p. 34  “The vaccination protocol that includes the minimum number of vaccines yet still provides a reasonable opportunity to immunize the dog would be: a single dose of combined infectious (attenuated, avirulent, modified live, recombinant viral vectored) CDV, MLV CPV-2, with MLV CAV-2, administered at 16 wk of age or older, plus a rabies shot at the same time (but inoculated at a separate site on the body).
Note from Jan: It is important NOT to give the rabies vaccine with other vaccines or medications if at all possible. Renowned rabies vaccine experts and principals of the Rabies Challenge Fund, Drs. Ron Schultz (a member of the AAHA taskforce) and Jean Dodds both agree on this. The protocol above is for dogs not likely to be seen again by a veterinarian.”  Both have also told me, and the AAHA report warns as well, about the dangers of adverse reactions for multiple vaccines given at once, especially for smaller and medium-sized breeds. Please read Vaccinating Small Dogs: Risks Vets Aren’t Revealing for the particular risks of giving multiple vaccines to small dogs.
Links of interest:  
  • A DVD: world-renowned scientists W. Jean Dodds, DVM and Ronald D. Schultz, PhD spoke at our Safer Pet Vaccination Benefit Seminar in March 2010. A 2-hour DVD of the event, along with articles by the speakers, is available here. Or learn more about it at  All proceeds less actual shipping costs benefit the study of the rabies vaccine.
  • Learn more about rabies vaccination and about canine vaccination in general and read articles elsewhere on this blog.
  • Read the 2011 AAHA Canine Vaccination  Guidelines
  • Read the World Small Animal Veterinary Association Guidelines for Vaccinating Dogs and Cats. This report addressed to a worldwide audience prepared by a small academic panel.  Dr. Schultz sits on this panel in addition to the AAHA task force. Intervet-Schering Plough Animal Health sponsored the report.  
Tags: bad reactions, booster, dog, dog shots, over-vaccination, rabies, recommendations, symptoms, titer test, Vaccination, vaccination schedule, vaccine, vaccine reactions
Posted under Uncategorized, Vaccination, Vaccine Reactions | 23 Comments » Email This Post

23 Comments to “Analyzing New Vaccination Recommendations for Dogs”

  1. Andrea Partee Says:

    GREAT article Jan. Bless you!

  2. Marg Says:

    What about vaccinations for cats?

  3. Jan Says:

    Marg, click the link for the WSAVA report at the bottom of my post. You can also watch the set of videos by Ron Schultz mentioned in the post.

  4. Carolyn in Belize Says:

    Thank you so much for keeping on top of this important issue and sharing it with us.

  5. Ally FurAnimals Says:

    Thank you so much for this information! It does create issues though. I see a great vet locally that doesn’t push vaccines other than Rabies. However, I also use a fantastic veterinary internist and his staff will not allow pets to be left there for ANY reason if they don’t have dhpp yearly.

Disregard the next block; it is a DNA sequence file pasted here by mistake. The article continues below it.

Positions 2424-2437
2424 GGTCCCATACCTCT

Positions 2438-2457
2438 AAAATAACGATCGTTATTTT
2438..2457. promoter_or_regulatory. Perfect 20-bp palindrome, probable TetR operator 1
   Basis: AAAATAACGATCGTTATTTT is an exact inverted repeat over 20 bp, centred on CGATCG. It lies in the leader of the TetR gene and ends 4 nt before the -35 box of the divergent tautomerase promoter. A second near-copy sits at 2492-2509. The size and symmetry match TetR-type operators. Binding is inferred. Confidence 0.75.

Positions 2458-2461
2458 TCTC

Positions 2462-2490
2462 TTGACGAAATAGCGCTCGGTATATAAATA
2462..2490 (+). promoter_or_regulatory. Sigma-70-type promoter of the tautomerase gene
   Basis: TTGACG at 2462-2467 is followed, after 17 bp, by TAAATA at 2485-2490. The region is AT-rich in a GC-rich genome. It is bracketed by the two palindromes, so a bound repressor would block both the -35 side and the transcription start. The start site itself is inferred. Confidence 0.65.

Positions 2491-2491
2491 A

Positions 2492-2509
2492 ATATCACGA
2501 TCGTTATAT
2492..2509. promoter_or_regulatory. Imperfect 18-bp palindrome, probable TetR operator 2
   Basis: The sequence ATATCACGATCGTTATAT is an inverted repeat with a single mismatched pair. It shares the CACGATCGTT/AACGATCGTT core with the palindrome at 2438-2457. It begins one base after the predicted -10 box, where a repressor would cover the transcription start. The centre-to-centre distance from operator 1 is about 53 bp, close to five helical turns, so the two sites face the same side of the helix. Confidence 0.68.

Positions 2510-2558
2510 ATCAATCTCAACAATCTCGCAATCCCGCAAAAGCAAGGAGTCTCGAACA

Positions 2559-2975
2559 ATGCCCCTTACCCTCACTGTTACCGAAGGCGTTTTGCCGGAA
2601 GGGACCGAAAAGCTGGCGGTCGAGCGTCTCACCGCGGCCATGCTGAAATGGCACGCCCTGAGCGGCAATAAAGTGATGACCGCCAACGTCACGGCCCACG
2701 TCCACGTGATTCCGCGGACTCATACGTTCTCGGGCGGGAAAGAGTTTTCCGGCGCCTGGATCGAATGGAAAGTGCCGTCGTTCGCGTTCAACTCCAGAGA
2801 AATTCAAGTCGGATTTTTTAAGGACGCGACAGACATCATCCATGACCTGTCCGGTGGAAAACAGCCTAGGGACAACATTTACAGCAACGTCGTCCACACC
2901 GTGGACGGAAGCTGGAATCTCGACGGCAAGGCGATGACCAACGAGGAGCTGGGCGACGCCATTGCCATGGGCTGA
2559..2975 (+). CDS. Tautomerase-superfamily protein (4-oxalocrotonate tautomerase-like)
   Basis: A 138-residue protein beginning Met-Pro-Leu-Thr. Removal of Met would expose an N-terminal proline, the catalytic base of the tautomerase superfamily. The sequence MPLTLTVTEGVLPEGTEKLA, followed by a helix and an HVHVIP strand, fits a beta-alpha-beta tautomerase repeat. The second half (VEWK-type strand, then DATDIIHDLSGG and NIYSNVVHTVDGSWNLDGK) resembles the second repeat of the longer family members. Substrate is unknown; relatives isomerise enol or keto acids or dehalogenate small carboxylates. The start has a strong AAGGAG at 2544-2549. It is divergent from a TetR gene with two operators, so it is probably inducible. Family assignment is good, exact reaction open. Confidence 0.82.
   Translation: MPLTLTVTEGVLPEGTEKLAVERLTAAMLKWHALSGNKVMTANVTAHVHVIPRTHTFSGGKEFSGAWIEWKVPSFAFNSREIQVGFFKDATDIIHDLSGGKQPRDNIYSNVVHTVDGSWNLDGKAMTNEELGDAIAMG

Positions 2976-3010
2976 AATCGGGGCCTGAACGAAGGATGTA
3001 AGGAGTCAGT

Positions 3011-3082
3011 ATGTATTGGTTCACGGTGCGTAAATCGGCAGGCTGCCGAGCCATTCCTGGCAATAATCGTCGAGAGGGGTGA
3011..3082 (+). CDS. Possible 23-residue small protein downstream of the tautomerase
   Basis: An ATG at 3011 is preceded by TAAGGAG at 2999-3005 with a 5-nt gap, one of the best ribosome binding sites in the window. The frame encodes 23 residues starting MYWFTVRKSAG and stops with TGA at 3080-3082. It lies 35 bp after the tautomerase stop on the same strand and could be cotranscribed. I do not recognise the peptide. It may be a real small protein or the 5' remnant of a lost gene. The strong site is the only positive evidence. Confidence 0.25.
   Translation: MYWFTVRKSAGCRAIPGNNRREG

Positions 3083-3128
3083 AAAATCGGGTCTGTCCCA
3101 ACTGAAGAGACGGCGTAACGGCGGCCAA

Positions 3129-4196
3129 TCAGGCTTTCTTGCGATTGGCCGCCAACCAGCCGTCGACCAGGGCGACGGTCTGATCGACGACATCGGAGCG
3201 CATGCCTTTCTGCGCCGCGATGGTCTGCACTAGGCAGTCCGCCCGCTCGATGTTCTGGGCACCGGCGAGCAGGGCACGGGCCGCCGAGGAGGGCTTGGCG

Even if I have the AAHA recommendation in hand, if I want my dogs seen by this vet, (whom I LOVE and find to be more than competent), I have to follow their hospital policy. What would you recommend I do? Write the vet for an exception for my pets?

  6. Jan Says:

    Ally, I hope you’ll think long and hard about why you think your “fantastic veterinary internist” is fantastic. In my book, he’s horrible. He insists on administering very potent chemicals, known to cause adverse reactions in many animals — especially when administered time after time. These vaccines are proven to last for 7 or more years. Even the very conservative AAHA report and the WSAVA guidelines say not to vaccinate
    any more often than every three years!!! And these reports, funded by vaccine makers, even admit the vaccines may give immunity as long as a lifetime. Why won’t your fantastic vet admit this?

    I’m sorry, but I don’t believe this vet is competent. Or if he is competent, he is way behind the times … or cares more about money than health. If I’m being really cynical, I’d bring up the point that over-vaccinated dogs are more likely to need the services of an internist because they are more likely to become ill. That makes over-vaccination a conflict of interest.

    What should you do? If it were me, I’d find another specialist. He might be behind the times on lots of things.

    Or, if you can’t bear to leave him, I’d print out both studies and ask why he overvaccinates when EVERY vet school and EVERY major vet organization thinks his protocol is dangerous???? I hope you’ll love your dog more than you “love” this awful vet.

    Another thing: does he vaccinate sick dogs? If your dog is seriously ill, will he either turn the dog away or vaccinate in violation of label instructions? Vaccine labels say they are for healthy animals only! This is animal cruelty as far as I’m concerned. Shame on him.